Our First Halloween

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       As any parent knows, Halloween is an exciting event in the life of a child.  The candy, staying out late, getting to dress up in the costume that’s been selected.  But every parent also knows that Halloween can be a stressful time.  Dealing with the brunt of the sugar high, checking for glass in the Smarties or drugs laced in the Snickers bars.  And above all, getting the child’s costume exactly right.  “No MOM!  I wanted a red cowboy hat,” or “those aren’t the same boots that Lady Gaga wears!”  It can be tiring to say the least, and I now know this stress firsthand.  I know this stress firsthand since it’s my first Halloween with my daughter, Lexie.
       I thought that I had gotten out ahead of the game when it came to Halloween and selecting the perfect costume for my child.  Not wanting to be the parent who puts the oxygen mask on their kid before putting it on themselves, I decided that I would be Kelly Kapowski early on.  Unfortunately, I wasn’t able to convince Lexie that she would make a great Screech.  “That’s fine,” I told her.  “There are aisles full of costumes at PetSmart.  We’ll go together, and you can pick something out for yourself.”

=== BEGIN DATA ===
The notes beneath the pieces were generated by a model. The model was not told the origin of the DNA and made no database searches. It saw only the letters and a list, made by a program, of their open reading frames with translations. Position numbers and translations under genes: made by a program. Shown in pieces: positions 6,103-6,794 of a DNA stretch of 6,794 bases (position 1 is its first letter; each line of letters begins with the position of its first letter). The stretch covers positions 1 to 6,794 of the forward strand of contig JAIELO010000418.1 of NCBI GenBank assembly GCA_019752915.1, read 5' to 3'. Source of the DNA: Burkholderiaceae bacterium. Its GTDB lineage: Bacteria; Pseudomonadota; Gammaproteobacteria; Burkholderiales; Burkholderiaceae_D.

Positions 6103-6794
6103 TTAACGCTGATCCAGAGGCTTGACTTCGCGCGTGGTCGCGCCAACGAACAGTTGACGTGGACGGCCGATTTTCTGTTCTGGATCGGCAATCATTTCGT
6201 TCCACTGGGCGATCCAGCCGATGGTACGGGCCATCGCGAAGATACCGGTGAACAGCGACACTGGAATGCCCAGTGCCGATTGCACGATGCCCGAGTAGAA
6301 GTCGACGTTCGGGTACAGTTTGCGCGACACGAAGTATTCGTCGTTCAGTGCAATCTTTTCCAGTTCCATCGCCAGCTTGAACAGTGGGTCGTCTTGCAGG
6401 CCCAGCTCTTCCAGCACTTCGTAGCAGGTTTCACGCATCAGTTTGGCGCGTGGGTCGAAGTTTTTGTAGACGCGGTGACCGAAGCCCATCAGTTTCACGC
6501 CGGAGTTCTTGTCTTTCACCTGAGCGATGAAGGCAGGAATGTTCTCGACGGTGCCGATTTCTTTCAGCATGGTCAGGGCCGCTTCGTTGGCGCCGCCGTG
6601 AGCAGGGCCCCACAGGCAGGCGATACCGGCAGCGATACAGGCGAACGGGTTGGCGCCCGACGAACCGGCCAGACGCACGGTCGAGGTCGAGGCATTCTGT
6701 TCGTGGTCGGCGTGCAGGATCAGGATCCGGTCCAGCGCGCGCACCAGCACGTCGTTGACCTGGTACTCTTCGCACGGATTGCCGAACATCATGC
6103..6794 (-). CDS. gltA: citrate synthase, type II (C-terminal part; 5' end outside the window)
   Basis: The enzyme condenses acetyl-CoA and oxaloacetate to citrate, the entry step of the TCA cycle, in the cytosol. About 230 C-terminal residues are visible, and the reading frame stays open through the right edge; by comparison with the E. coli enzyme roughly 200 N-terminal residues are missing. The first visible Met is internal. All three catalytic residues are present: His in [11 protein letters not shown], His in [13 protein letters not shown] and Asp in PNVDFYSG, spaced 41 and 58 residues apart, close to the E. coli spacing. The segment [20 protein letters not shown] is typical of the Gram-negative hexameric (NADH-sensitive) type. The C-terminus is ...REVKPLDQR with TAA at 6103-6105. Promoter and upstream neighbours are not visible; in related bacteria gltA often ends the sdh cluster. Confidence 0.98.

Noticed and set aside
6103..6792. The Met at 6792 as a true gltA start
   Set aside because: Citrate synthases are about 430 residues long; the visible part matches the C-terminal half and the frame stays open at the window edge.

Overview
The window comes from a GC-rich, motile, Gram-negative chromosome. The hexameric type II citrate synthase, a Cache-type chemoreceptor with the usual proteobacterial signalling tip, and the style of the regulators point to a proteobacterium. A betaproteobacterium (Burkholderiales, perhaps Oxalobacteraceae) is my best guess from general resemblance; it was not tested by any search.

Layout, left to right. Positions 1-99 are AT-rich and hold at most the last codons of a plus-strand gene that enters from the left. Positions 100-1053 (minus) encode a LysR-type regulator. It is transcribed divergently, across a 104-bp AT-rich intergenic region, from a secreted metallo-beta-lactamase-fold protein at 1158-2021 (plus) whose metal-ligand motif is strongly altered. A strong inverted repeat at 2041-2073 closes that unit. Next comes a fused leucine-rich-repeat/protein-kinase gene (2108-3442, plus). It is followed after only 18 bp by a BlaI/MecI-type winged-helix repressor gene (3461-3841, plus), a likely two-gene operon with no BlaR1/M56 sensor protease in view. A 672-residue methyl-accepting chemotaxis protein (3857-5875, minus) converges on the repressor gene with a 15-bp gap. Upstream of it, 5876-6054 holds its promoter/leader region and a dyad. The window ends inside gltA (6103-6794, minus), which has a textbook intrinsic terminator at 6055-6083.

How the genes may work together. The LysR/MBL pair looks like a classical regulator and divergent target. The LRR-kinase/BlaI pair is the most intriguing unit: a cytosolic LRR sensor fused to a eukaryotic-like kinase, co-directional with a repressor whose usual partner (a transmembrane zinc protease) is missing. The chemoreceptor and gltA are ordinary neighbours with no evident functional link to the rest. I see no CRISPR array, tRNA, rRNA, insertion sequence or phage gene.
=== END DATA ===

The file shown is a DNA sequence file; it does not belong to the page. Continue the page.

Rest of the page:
Lexie was enthusiastic about this outing.  We went in early September to ensure that costumes would still be available in her size.  She had never gotten to choose a Halloween costume before, and she relished the freedom that I had given her.  Like any good parent, I had told her, “you can be whatever you want to be.”  She was ecstatic, and I was ecstatic when within ten minutes of being in the store, she proudly selected a unicorn suit.  “Are you sure, Lexie?” I asked, just to make sure she was happy with her choice.  “Yes, mom,” she declared proudly, “I’m going to be a unicorn.”  “Ok,” I said, “good choice.”  I proceeded to show her costumes for princesses, pumpkins, and cheerleaders before leaving the store.  I wanted to make sure she had seen all of the options, but she was thrilled about being a unicorn.  I had a decisive kid on my hands, and I couldn’t have been more satisfied with her selection if I had picked out the costume myself.  We took it home for a fitting.
         To our chagrin, it turns out that Lexie wears a size small, not an extra-small.  She was embarrassed.  I assured her that it was ok, but this news came on the heels of her finding out that she’s much larger than the standards set by the American Kennel Club for a “desireable” maltese.  It was hard to handle.  We returned the costume for a small, and things seemed to be on the upswing.  She tried on the costume for her grandparents, and everyone seemed happy.  Lexie lapped up the positive attention that she received as a unicorn.